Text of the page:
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Sunday, August 27, 2006

Affordable Housing

A downside of high housing prices - unaffordable housing for low and middle class families:

The Housing Crisis Goes Suburban, by Michael Grunwald, Washington Post: ...Seventy years after President Franklin D. Roosevelt declared that the Depression had left one-third of the American people "ill-housed, ill-clothed and ill-nourished," Americans are well-clothed and increasingly overnourished. But the scarcity of affordable housing is a deepening national crisis, and not just for inner-city families on welfare. The problem has climbed the income ladder and moved to the suburbs, where service workers cram their families into overcrowded apartments, college graduates have to crash with their parents, and firefighters, police officers and teachers can't afford to live in the communities they serve.

Homeownership is near an all-time high, but the gap is growing between the Owns and the Own-Nots -- as well as the Owns and the Own-80-Miles-From-Works. One-third of Americans now spend at least 30 percent of their income on housing, the federal definition of an "unaffordable" burden, and half the working poor spend at least 50 percent of their income on rent, a "critical" burden. The real estate boom of the past decade has produced windfalls for Americans who owned before it began, but affordable housing is now a serious problem for more low- and moderate-income Americans... Yet nobody in national politics is doing anything about it -- or even talking about it.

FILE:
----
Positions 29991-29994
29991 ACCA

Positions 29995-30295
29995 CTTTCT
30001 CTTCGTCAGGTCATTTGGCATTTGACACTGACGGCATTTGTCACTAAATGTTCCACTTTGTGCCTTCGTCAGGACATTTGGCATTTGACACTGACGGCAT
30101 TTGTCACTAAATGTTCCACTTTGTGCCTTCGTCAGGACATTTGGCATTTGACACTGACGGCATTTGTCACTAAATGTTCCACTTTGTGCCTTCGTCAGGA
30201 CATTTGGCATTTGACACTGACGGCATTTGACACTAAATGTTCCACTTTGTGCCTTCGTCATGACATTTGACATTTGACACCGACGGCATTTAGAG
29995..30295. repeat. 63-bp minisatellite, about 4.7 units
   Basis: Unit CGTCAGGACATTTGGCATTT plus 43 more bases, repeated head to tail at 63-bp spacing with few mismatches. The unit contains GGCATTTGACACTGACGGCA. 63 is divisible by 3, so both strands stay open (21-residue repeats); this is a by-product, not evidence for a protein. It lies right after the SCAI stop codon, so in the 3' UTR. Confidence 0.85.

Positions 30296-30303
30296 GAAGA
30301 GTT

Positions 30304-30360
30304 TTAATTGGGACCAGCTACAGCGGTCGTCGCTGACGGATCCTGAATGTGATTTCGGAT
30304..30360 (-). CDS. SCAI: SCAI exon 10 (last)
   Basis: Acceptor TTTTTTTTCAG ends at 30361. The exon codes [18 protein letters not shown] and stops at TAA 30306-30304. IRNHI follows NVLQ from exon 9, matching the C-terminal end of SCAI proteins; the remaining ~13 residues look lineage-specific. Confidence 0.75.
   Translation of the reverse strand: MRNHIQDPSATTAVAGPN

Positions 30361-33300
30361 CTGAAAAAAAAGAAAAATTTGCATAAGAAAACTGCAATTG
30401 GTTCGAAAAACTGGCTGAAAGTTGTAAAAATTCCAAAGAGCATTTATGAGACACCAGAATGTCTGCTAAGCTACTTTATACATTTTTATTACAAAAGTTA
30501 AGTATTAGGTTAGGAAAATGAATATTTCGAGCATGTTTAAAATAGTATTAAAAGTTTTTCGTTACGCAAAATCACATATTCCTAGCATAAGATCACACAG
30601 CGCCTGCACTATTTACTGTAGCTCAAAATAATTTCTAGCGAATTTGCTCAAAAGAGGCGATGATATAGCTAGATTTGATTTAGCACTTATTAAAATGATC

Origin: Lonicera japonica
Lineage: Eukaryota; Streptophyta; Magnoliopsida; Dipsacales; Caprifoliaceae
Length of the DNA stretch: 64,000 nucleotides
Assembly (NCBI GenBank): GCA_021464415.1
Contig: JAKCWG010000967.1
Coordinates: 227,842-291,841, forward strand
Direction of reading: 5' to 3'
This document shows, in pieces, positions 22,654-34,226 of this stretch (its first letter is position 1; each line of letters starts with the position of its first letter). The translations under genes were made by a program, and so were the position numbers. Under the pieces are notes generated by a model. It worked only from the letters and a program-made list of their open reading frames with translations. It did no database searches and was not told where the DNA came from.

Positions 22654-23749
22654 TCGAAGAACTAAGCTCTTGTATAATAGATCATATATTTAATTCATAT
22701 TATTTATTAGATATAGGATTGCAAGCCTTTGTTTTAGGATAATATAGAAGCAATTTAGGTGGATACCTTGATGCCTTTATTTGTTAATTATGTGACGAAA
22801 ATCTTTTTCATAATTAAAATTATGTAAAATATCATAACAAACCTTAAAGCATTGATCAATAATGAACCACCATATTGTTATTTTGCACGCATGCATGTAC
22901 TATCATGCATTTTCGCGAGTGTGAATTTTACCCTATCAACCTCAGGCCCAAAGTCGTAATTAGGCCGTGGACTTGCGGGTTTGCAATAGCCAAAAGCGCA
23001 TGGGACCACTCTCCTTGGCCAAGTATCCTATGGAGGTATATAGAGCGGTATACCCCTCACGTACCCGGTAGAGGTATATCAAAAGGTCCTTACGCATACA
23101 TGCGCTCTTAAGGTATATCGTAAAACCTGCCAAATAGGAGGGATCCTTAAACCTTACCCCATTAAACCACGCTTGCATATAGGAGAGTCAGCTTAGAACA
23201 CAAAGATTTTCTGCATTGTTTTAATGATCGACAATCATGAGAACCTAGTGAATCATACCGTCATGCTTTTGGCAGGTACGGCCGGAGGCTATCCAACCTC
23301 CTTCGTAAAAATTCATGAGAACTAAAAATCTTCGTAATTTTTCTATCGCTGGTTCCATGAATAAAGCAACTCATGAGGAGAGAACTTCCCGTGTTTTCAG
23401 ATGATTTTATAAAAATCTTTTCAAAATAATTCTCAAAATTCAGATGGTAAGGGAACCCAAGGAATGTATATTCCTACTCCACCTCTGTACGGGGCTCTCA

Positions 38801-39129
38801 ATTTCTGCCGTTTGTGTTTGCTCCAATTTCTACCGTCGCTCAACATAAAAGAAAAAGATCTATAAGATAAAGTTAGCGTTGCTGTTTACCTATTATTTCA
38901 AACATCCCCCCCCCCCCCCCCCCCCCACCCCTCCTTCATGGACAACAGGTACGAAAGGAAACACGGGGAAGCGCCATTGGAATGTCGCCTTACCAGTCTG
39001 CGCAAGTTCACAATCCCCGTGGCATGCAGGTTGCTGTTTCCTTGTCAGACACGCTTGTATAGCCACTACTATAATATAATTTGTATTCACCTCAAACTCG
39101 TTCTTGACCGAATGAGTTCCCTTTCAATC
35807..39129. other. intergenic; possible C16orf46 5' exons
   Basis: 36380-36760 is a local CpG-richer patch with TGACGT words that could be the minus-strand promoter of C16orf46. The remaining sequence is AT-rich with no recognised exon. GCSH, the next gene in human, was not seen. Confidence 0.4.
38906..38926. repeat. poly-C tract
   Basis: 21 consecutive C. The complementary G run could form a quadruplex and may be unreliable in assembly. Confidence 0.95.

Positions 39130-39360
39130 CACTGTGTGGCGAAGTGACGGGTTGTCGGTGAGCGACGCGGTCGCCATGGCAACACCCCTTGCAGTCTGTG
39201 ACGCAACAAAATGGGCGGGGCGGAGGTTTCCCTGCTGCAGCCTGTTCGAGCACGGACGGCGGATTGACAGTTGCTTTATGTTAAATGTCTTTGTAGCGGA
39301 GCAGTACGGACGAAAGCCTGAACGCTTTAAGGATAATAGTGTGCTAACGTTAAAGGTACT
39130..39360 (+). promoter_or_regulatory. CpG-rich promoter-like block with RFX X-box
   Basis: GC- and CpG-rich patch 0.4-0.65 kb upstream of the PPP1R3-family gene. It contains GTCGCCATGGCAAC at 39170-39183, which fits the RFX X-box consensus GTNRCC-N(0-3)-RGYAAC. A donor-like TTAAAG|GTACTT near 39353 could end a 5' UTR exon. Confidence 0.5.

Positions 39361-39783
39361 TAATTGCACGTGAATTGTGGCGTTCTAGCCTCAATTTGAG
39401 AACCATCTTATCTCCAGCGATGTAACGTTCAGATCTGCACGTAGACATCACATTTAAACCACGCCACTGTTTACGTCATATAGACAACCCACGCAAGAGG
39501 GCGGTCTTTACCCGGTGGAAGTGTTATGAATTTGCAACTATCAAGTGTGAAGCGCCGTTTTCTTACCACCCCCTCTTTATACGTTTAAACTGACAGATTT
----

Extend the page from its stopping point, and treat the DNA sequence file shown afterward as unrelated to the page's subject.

For most of the past 70 years, housing was a bipartisan issue. In recent decades, its association with urban poverty made it more of a Democratic issue. But now it is simply a nonissue. The current crunch falls hardest on renters in Democratic-leaning cities and metropolitan areas, but Democrats have ignored the issue as resolutely as Republicans. ...